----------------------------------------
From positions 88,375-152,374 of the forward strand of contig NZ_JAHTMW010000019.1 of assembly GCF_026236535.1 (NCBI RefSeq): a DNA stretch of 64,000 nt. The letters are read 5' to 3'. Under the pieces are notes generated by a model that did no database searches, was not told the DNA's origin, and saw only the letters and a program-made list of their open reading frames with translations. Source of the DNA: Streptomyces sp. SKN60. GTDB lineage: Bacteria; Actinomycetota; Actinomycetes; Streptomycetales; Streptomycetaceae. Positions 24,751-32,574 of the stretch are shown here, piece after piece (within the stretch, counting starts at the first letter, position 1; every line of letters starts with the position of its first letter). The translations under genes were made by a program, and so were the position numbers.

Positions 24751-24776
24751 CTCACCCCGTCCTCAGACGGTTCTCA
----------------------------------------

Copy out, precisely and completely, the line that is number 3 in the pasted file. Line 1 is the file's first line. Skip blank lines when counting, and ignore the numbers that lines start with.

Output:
24751 CTCACCCCGTCCTCAGACGGTTCTCA